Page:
The third experiment involved a taste-test of Godiva chocolates. The students involved were queried beforehand; only those inexperienced with this brand of chocolate were included in the test.

In this case there were three groups. One group was allowed to select one chocolate from among thirty different choices; the second could choose from among six samples, and the third was given no choice – a research assistant selected their sample from among the choices. This study involved the extensive use of questionnaires.

One objective measure of the process was the time required. The students with 30 choices needed an average of 24 seconds to make their decision. Those with only six choices made the decision in less than nine seconds. Not surprisingly, the thirty-sample group reported that the selection process was simultaneously more enjoyable, more difficult, and more frustrating. Both groups were equal in their perception (before tasting) that they had made a satisfactory choice.

After they had tasted their samples the no-choice group was the least satisfied, followed by the extensive-choice group. The limited-choice group, by a large margin, reported gaining the greatest enjoyment from their chocolate.

Each participant was to be paid five dollars. After the study they were offered either five dollars in cash or a five-dollar box of Godiva chocolates. 10% of the no-choice group chose the chocolates over the cash. Of the 30-sample group, 12% chose the candy. In the limited-selection group, 48% chose to take a box of chocolates rather than a $5 bill.

Spurious Correlations with Marriage (just for fun)

  1. Previous research and experiment #3 seem to indicate that having no choice doesn’t give the most satisfactory results. So much for “arranged marriages,” at least in the USA.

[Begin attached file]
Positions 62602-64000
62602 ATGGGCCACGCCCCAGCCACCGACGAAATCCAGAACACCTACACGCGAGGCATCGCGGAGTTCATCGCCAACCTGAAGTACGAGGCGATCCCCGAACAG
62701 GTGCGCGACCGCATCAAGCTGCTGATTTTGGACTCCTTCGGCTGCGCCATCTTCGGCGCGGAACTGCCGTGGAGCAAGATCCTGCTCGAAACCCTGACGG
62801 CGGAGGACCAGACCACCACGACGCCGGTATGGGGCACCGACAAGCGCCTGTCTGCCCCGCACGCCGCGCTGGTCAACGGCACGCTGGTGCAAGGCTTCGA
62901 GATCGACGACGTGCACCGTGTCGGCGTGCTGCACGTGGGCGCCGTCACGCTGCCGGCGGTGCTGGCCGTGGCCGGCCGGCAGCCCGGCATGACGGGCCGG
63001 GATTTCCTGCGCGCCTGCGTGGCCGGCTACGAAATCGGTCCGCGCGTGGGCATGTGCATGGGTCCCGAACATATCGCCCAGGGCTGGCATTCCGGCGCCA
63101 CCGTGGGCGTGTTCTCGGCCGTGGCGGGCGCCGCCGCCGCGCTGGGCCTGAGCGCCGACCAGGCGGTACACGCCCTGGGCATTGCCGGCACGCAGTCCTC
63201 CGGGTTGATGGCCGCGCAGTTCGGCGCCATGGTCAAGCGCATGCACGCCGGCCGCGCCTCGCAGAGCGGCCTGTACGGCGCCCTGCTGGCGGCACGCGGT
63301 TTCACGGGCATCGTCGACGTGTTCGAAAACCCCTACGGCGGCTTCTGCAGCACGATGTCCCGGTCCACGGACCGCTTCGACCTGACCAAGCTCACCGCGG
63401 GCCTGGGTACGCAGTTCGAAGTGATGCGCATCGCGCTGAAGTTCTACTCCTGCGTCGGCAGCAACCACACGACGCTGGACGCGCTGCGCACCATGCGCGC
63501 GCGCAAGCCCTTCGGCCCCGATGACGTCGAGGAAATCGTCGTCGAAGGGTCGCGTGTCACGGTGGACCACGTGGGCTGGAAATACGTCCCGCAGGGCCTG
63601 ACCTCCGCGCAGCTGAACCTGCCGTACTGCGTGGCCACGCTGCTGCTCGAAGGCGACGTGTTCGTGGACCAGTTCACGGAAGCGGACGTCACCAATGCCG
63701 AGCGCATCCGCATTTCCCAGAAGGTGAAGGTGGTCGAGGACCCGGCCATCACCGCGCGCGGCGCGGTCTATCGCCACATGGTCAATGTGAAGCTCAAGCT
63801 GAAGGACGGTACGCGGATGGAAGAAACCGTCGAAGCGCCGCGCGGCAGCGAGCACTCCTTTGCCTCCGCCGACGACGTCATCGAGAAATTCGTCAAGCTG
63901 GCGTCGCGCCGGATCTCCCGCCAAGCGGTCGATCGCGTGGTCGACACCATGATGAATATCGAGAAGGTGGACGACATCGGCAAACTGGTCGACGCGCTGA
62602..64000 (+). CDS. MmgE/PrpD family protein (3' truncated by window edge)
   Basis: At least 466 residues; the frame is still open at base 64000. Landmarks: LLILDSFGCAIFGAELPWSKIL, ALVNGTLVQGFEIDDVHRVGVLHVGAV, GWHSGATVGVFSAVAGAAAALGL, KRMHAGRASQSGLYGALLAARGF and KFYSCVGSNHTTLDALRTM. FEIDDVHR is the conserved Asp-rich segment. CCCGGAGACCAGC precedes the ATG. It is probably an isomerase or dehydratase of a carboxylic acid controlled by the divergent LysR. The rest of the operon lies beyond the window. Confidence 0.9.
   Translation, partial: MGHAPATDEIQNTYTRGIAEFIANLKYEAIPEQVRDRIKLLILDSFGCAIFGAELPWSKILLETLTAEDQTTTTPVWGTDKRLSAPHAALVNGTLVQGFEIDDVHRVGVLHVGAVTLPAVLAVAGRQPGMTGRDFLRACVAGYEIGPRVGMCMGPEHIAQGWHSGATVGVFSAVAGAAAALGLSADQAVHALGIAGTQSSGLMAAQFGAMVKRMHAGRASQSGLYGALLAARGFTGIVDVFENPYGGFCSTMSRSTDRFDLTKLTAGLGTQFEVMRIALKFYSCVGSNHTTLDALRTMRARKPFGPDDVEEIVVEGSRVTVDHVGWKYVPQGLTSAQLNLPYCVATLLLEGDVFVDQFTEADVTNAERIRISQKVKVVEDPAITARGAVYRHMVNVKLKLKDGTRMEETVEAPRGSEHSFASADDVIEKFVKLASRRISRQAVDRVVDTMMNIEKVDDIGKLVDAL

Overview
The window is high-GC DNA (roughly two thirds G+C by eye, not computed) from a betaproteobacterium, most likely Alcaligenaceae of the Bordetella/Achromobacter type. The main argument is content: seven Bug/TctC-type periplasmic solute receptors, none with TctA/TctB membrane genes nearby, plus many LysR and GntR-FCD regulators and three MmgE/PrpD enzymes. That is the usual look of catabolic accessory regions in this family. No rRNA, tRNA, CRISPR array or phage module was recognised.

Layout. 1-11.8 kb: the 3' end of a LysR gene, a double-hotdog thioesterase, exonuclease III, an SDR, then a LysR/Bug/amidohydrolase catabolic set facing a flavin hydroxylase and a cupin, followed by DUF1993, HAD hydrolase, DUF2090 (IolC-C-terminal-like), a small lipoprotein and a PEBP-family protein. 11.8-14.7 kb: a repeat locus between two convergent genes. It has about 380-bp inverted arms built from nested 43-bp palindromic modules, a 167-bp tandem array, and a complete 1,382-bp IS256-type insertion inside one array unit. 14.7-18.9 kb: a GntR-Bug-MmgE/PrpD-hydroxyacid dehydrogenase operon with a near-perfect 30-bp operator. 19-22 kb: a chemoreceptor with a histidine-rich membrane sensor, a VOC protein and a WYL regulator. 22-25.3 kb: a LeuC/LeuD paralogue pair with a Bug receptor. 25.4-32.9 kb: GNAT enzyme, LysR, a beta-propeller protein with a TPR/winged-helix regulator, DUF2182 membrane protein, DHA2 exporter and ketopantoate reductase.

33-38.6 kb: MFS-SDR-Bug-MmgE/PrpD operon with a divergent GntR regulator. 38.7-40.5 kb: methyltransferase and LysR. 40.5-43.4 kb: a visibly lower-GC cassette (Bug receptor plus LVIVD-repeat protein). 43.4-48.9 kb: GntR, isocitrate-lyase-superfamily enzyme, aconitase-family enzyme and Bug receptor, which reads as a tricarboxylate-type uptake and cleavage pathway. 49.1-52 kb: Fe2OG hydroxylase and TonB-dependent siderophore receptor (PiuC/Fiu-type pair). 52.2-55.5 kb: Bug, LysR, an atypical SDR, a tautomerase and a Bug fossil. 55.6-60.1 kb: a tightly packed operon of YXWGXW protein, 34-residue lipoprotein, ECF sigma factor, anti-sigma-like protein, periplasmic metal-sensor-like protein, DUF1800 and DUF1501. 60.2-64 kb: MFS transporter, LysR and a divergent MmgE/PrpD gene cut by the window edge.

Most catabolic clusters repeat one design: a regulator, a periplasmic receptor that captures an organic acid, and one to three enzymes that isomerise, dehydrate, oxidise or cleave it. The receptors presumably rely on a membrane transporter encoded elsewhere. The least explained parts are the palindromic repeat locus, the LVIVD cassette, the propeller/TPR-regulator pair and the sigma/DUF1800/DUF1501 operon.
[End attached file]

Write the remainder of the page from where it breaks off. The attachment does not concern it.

2. Those given an extensive choice needed 2.7 times as long to reach a decision (experiment #3). If we assume that the majority of women (in earlier times) made their selection in four years (age 18 to 22), then “large choice” women of today would require 11 years – through age 29!
  3. A limited-choice display is much less attractive (experiment #1). 72% of female High School graduates immediately go on to college – the “large-choice display.”
  4. Of those who encountered a large-choice display, only 1.8% made a purchase. For the limited-choice display, 12% made a purchase: it was 6.7 times as effective (experiment #1). See #5, below.
  5. The small-choice sample was 4 times as effective in “making a sale” in experiment #3. U.S. women (ages 40-44) who have never had a child rose from 10% in 1976 to 18% in 2008.
  6. Having fewer choices lead to greater eating pleasure. Hmm. This would be difficult to correlate with divorce rate: how do we correct for no-fault and welfare?
  7. Having a large number of choices was more enjoyable, more difficult, and more frustrating. Sounds like hook-up culture.

I’ll post a little more analysis in a day or two.

deLaune